The Ostrovo Unit was a Field hospital unit with Transport Coloumn of the Scottish Women's Hospitals. It comprised approximately 200 tents and was situated near Lake Ostrovo, Macedonia during the First World War under the command of the Serbian Army. It was often called The America Unit as the money to fund it came from America and except for a few dressing stations, it was the Allied hospital nearest the front.
The unit opened in September 1916 soon after the Battle of Malka Nidzhe (Gornichevo ridge). Gornichevo ridge formed the twin summits of Kaimaktsalan, 7,700 and 8,200 feet above sea level. This ridge had to be captured before Monastir (Bitola on modern British maps) could be re-taken. The first Chief Medical Officer, an Australian, Dr Agnes Elizabeth Lloyd Bennett recorded on the first day that they took 24 cases: "all terribly bad wounds - abdominal, chest, head and compound fractures." On 25 September she wrote: "We now have 160 cases, all bad and it is terribly hard work." During the first eight weeks the America Unit admitted 425 cases of whom sixty died.
The unit was approximately ninety miles west of Salonika and was in a beautiful location. According to its third CMO Dr Isobel Emslie: "It lay quite by itself on a green sward in the hollow of the hills which rose on every side; close by was a clump of ancient elm-trees, the home of families of cawing rooks, and beyond the white tents of the hospital lay Lake Ostrovo."
Miles Franklin wrote: "The royal sunlight on the purple hills! Blue as heaven, high and peaked like cats' teeth, they intensified a longing for the Blue Bogongs that was ten years poignant." Franklin was inspired to write a story, By Far Kaimaktchalan and a piece entitled Somewhere in the Balkans but finished neither. Ne Mari Nishta (It matters nothing) remains her only finished account of her time there. She left in February 1918.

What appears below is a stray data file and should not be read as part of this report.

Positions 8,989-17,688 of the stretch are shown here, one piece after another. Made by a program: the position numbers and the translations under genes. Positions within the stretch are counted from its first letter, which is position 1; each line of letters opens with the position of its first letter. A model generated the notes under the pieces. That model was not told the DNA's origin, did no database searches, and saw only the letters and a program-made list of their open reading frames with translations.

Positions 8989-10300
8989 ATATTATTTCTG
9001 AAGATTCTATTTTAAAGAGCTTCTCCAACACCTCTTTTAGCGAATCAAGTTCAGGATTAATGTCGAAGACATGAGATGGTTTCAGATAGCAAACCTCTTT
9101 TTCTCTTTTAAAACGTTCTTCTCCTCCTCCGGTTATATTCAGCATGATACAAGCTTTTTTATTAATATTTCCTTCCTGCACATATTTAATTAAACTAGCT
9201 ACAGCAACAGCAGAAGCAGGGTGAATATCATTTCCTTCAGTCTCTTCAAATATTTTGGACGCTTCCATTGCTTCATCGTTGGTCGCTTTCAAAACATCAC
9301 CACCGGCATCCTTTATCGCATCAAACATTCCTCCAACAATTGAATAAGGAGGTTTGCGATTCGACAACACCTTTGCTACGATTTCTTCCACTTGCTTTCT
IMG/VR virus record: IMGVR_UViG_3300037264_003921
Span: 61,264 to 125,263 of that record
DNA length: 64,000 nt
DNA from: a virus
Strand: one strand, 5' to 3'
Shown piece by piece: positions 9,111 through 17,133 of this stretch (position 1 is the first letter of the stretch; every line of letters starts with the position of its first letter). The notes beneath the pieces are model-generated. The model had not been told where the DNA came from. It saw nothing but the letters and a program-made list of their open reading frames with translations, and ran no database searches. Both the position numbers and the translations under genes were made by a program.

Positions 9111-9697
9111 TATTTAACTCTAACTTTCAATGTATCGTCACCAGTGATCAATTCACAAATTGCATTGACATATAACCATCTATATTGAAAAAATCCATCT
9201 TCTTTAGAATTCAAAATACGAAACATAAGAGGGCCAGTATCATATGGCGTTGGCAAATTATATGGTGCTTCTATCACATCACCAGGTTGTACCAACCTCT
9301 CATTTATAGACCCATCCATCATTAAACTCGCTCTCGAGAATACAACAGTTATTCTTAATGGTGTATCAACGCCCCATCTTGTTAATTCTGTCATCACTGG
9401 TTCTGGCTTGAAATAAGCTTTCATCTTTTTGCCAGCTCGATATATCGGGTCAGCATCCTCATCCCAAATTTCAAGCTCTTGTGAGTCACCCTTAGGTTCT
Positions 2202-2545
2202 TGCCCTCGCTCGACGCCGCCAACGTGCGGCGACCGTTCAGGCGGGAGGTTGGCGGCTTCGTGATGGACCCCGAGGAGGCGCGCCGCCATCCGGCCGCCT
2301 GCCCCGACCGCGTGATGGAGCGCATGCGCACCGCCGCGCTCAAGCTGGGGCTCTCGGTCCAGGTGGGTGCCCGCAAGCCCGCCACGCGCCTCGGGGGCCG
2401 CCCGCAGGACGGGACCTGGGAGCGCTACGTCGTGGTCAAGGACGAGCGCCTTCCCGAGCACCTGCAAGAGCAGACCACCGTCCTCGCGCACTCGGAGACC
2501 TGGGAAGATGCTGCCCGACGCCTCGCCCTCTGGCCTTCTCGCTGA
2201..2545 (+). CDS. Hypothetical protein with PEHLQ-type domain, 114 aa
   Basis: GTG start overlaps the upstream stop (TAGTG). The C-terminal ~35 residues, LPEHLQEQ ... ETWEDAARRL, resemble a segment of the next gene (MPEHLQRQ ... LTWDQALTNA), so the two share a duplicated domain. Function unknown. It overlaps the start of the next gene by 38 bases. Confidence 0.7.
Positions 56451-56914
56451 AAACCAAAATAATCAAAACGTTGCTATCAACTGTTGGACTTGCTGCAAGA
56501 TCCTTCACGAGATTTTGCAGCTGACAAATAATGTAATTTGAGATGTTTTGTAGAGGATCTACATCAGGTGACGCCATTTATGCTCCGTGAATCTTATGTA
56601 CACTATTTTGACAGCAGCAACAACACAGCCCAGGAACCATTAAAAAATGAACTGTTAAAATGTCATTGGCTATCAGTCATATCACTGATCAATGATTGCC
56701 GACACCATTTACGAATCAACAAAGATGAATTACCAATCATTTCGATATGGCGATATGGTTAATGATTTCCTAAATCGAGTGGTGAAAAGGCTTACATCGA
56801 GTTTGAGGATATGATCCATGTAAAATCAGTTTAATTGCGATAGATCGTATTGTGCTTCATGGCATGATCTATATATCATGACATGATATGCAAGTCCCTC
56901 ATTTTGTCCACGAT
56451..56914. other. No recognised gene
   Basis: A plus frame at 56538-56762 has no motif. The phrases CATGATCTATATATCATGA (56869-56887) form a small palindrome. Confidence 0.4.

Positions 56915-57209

The America Unit was the unit of the Scottish Women's Hospitals in which at least ten Australian women served including Agnes Bennett, Mary De Garis and the novelist Miles Franklin. Other Australians served in a similar unit near Salonika. The Anglo-Irish medical physicist Edith Anne Stoney provided x-ray support to the unit while being based at Salonika. British masseuse and trained physical instructor, Olive Smith joined the unit with Dr Bennett at the start, and worked in the operating theatre and reception, but died of malaria on 6 October 1916.
The Spirit of the Camp
In Dr Isobel Emslie's words: "The spirit of this unit was a very pleasant one; the big, happy family of women was so entirely thrown on its own resources that it formed a very united body. Most of the sisters had been so much with the Serbians that they had learnt the language and were thoroughly in sympathy with them. Ours was a Serbian Army hospital, and we took our orders directly from Army Headquarters." At the advanced dressing station established three hours drive further up Kaimaktsalan the unit took casualties direct from the battlefield. Dr Bennett wrote of the girls' courage during bombardment. However malaria and dysentery took such a toll on the staff that the station was closed in September 1917.
Closure of the Unit
On 30 September 1918 the unit received news of the armistice with Bulgaria and on the morning of 23 October the unit started for northern Serbia with a convoy of nine vehicles on a 311 kilometre trek. All the staff made the trip and the unit set up in an abandoned army barracks in Vranje. The unit was in operation until October 1919. Fifty two of the members of the Vranje Unit were decorated with the Royal Red Cross and several also received the Order of Saint Sava.
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